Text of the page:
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Walk Tall: Spoken Ministry among Friends

I came out of the grocery store carrying a small bag and almost immediately spoke in meeting. There, not 50 feet from the entry, was my car, passenger’s side back window smashed and inside a young man frantically trying to remove the anti‐theft lock on the steering wheel. “What are you doing?” I offered as vocal ministry. Hastily he jumped out of my car and dove into the passenger’s side of a waiting guard car that looked exactly like mine. They sped away, and I was left to pick up the pieces of the violation.
Although I now refer to my words as vocal ministry, the designation did not occur to me until the following weekend when I met in retreat with other members of Ann Arbor (Mich.) Meeting’s Ministry and Counsel Committee. To me, the core of vocal ministry is someone being used by the Inner Light/Holy Spirit to recall self and others to our rightful place with the Truth. Since our natural state is grounded in being good, it is in this readjustment that we are set free from the world and its temptations.

Perhaps this core explanation is too esoteric for those not steeped in the Quaker tradition. Heaven knows that when it comes to vocal ministry most liberal Friends meetings give minimal guidance to those who gather with us. (I do not refer to those with whom I worship as unprogrammed Friends because any group that ritually starts and ends at the same hour of the 168 hours in a week is indeed as programmed as the software I am using to write this article. Without our commitment to programming meeting for worship, how else would so many attenders and guests know when the possibility of divine contact is heightened?)

I believe that vocal ministry is best when it is as stripped of programming as is humanly possible. Whether spoken or sung, in prose or verse, when uttered in the dominant language of those in expectant waiting, the attempted translation should be of something that originated in the Divine, not the New York Times, The Economist, National Public Radio, or the president of the United States. As well, it should be concise and framed in silence, perhaps rough‐edged, or even sharp, but never mean‐spirited.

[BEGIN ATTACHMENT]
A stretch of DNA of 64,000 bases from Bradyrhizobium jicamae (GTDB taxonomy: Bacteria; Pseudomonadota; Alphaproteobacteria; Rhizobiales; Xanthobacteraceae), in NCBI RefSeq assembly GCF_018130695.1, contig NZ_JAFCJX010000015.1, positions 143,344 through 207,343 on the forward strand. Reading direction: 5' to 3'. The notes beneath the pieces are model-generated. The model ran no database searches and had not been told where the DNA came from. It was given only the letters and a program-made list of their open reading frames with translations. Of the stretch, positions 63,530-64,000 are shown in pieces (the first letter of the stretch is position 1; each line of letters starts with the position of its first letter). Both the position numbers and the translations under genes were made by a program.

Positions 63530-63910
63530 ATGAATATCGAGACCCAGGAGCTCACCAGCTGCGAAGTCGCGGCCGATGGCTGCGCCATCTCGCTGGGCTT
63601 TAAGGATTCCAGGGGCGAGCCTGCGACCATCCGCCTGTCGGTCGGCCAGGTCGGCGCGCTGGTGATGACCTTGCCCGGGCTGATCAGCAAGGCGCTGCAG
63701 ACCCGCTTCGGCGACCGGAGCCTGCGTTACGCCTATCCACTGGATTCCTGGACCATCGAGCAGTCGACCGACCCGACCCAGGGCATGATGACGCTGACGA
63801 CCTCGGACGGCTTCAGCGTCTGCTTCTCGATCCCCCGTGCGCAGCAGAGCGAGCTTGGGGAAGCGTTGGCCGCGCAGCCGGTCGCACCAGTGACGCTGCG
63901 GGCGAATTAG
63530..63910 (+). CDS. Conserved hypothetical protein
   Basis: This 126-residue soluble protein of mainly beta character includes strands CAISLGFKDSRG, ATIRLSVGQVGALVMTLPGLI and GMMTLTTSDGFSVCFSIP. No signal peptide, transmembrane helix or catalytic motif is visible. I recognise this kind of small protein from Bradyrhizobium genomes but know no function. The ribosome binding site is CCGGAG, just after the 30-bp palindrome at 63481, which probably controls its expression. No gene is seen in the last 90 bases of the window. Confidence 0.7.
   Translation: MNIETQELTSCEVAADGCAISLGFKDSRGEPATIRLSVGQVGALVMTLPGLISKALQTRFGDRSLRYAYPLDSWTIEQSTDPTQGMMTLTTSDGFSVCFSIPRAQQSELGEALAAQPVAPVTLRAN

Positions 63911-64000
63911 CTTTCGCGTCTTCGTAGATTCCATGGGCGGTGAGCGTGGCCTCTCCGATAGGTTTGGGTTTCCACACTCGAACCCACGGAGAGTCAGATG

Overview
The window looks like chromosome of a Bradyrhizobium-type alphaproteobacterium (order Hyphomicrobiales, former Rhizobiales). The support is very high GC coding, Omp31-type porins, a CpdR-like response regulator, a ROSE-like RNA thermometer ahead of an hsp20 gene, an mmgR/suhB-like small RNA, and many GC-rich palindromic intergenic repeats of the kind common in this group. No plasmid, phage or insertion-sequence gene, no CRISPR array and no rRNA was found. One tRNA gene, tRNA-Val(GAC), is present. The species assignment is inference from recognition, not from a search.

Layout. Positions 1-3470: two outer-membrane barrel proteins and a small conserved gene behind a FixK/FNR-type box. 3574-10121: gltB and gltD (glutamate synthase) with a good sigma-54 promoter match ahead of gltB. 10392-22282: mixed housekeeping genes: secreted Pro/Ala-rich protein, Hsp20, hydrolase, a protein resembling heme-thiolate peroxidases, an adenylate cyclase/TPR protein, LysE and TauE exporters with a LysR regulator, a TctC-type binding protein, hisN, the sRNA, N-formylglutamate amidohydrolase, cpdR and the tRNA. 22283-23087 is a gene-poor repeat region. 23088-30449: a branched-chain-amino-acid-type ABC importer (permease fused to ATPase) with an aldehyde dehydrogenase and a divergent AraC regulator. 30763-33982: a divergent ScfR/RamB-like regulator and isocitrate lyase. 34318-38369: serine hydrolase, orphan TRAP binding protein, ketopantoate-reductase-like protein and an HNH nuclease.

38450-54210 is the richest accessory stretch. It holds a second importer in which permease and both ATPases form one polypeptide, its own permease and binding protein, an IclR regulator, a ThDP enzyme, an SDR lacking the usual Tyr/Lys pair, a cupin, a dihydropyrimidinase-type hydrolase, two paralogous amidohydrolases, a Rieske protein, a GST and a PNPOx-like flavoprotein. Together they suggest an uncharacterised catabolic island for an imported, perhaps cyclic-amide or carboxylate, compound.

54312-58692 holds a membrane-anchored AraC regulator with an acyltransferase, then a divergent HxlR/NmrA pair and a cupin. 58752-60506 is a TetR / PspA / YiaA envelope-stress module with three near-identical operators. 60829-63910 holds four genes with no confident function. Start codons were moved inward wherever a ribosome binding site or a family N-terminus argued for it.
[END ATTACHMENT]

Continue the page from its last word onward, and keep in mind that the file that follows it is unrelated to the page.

Many of us despise “popcorn meetings,” but I do not define all sessions where one speaker follows another as “popcorn.” I define a popcorn meeting as one in which one speaker gives no chance for reflection when she or he rises for the next offering. Such a meeting could have as few as two back‐to‐back speakers in a 60‐minute period. Even if the second speaker seems to build upon what has been previously shared, it is not enough. Where there is silence‐framed vocal ministry, it is conceivable that eight or more speakers could speak in a gathered meeting for worship. However, our meetings are intended to be prayerful, and Quaker prayer stresses listening. This is different from what most people consider prayer, which is either words of supplication or gratitude. The Peculiar People attempts to listen to the Divine and trusts that there is that spark in those beyond ourselves, including the others in the meeting. Among all people of faith, talking over the Divine is blatant sacrilege.

On occasion in meeting for worship, I have heard the Still Small Voice speaking through early Quaker writings, Faith and Practice, the Bible, old and new poetry. By introducing a “prop” we are not automatically yielding to a staged ministry. The one who prays best is also the one who attempts to pray constantly. If the Inner Light can use us in a grocery store parking lot, surely we can be used in the meetinghouse. The key is to remember that we are to be the used; we are not the user. In worship, “speak when spoken through” is a good discipline. We are not called to enter into the Presence committed either to speaking or not speaking. No one has given us the right to dictate actions to the Divine.

The object of our lives is neither the First‐day meeting’s silence nor the sound of our own voice. The object is obedience to the Divine. Borrowing the title of a Cannonball Adderly composition, to “Walk Tall” means to be cheerful in all weathers. We are called to cheer to good behavior the common thieves, the searching worshipers, the self, wherever we may be.

I circle back to a question posited above: “How else would so many attenders and guests know when the possibility of Divine contact is heightened?” The best way to teach others the Divine Will is by constantly practicing our faith. Each act is a prayer that others will do the same. To revolutionize this violent, racist, sexist world, we must align the other 167 hours with divine focus. Anything short of that dishonors our spiritual foreparents and our own life and times. In the final analysis we are co‐creators with the Divine.

Dwight L. Wilson is a member of Ann Arbor (Mich.) Meeting, the headmaster of Friends School in Detroit, and a former general secretary of Friends General Conference.

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